The IHBC has warmly welcomed the publication of the Farrell Review report, ‘Our future in place’, especially for the fundamental role it offers conservation, and conservation skills, in its key recommendation for ‘PLACE’ reviews, with ‘the acronym PLACE, based on the core skill sets of Planning, Landscape, Architecture, Conservation and Engineering.’
IHBC Chair Mike Brown said: ‘It is very significant to see a review by a board with this development-led remit and construction-focussed skills-sets highlighting just how central conservation is to place management and design in our places. There is a lot for thought and discussion here, and the IHBC will feed back accordingly. But for now we can welcome the high recognition it gives to both conservation and, inter alia, to conservation skills.’
‘We are also delighted that the Review team have picked up on the need for VAT relief to support the diverse UK industries responsible for looking after and maintaining our existing buildings and places. We would want the review to think more widely than the ‘VAT on retrofit’ relief strategy they recommend. But it’s another huge endorsement of the IHBC’s efforts to reduce the VAT drag that holds back growth in the sectors that care for our places, to subsidise newbuild of the most variable quality.’
‘Hopefully government will pick up on some of the opportunities outlined here and set about proactively helping our valued and historic buildings and places, their conservation, and the many skilled professionals that care for them.’
‘Ed Vaizey describes the report as the ‘beginning of a dialogue’. The IHBC has been contributing to that dialogue long before the report started, and we’re still here to help now that it’s entering a new, and hopefully more positive, stage.’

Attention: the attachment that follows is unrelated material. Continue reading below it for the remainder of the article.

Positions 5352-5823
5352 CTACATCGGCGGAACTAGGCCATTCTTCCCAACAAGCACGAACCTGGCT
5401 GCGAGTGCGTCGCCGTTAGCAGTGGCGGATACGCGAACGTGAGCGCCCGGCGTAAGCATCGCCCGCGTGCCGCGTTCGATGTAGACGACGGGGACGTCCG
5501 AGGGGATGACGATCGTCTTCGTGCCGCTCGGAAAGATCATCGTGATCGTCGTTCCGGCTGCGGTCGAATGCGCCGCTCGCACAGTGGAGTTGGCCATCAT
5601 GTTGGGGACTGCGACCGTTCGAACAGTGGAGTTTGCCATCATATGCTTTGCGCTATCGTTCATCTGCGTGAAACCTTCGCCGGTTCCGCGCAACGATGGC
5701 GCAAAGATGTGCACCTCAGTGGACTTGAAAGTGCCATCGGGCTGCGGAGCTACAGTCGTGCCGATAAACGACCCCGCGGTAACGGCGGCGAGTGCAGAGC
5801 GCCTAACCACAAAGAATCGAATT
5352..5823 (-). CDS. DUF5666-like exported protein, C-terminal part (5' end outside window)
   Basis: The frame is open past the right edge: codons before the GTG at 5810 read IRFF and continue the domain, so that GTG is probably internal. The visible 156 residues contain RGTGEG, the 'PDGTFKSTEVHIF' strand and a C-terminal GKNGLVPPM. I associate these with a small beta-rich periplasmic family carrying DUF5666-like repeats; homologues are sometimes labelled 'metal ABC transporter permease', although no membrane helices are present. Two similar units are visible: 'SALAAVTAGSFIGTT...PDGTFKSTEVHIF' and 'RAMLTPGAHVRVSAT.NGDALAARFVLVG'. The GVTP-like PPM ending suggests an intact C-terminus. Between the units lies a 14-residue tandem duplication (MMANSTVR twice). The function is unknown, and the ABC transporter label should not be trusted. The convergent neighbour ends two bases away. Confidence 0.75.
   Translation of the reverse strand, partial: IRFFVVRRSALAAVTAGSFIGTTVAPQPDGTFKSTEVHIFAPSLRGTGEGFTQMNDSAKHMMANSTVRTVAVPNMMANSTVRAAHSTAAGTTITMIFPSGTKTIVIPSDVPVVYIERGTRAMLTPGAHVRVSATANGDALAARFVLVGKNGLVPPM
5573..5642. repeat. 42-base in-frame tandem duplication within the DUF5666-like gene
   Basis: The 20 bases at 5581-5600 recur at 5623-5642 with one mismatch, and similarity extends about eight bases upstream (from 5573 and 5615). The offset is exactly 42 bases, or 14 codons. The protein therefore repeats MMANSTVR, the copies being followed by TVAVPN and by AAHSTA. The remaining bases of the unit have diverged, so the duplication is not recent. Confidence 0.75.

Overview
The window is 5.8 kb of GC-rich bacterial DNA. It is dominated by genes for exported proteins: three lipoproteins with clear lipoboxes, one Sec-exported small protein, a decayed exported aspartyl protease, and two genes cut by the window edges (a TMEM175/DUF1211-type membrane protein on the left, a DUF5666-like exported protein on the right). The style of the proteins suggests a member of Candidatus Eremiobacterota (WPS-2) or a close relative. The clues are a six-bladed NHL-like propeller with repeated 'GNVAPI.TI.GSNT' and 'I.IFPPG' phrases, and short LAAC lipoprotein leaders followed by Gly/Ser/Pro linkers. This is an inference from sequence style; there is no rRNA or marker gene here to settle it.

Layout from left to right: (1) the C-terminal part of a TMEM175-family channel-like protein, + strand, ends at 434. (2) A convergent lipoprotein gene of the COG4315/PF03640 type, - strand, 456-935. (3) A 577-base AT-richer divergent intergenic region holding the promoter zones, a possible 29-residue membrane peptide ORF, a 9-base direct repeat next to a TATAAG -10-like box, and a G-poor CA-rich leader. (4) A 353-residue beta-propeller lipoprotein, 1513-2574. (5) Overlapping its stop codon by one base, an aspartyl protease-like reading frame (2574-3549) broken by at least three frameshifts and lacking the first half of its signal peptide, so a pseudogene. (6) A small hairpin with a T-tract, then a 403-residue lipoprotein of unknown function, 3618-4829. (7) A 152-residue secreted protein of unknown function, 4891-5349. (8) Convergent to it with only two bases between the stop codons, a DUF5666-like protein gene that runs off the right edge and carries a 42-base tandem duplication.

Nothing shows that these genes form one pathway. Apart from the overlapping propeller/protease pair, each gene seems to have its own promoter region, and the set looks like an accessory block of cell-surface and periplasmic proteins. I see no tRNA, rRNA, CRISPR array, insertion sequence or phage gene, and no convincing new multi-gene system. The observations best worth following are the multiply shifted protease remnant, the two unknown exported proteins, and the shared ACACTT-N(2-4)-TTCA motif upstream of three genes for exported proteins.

IHBC Policy Chair David Kincaid said: ‘There are many strengths to the report but it is disappointing that the evident lack of conservation knowledge around the top table has been allowed to impact on the credibility of some of the suggestions.’
‘Some very simple errors do stand out, such as the fact that they do not appear to have registered the place of undesignated heritage assets in the NPPF, while their confusion over responsibilities for local listing is especially concerning. More disconcerting is the omission of the IHBC as the professional body for built environment conservation specialists in their ‘PLACE’ agenda. That omission damages the report’s appearance, especially as they have been charged also with considering the matter of skills.’
‘Also, as is often the case with such reviews there are a lot of good recommendations that are, in practice, also difficult to implement. Many recommendations will take a lot of time and effort to establish and can easily be dropped or changed by a new government, as we saw with the demise of CABE and the cancellation of By Design. A long-term commitment, and funding, is required from government to ensure that the report is implemented and not just placed on the shelf.’
Planning Portal writes:
The review also calls for cross-discipline PLACE reviews of existing places like high streets and housing estates and of infrastructure projects like road, rail and aviation improvements – the acronym PLACE incorporating the key disciplines of planning, landscape, architecture, conservation and engineering.
The review says the Government should appoint a chief architect and recommends that planning authorities should use planning fees to attract more design-literate staff.
It also says every council should have ‘Civic Champions’ who would champion local design quality. Every town and city would also have an ‘urban room’ where the public could go and understand the past, present and future of their locality.
Other recommendations include a shake-out of the policy on heritage assets and listing and the widening of expertise on Design Review panels to ensure all the key disciplines are represented: planning, landscape, architecture, conservation and engineering.
‘The issues covered by this review are not of academic or specialist interest,’ said Sir Terry Farrell. ‘They are relevant to some of the most pressing and important issues of our time like the shortage and affordability of housing; the urgent need to reduce our carbon emissions and the flooding crisis that recently afflicted so much of the country. Through proactive, rather than reactive, planning we can tackle these problems.’
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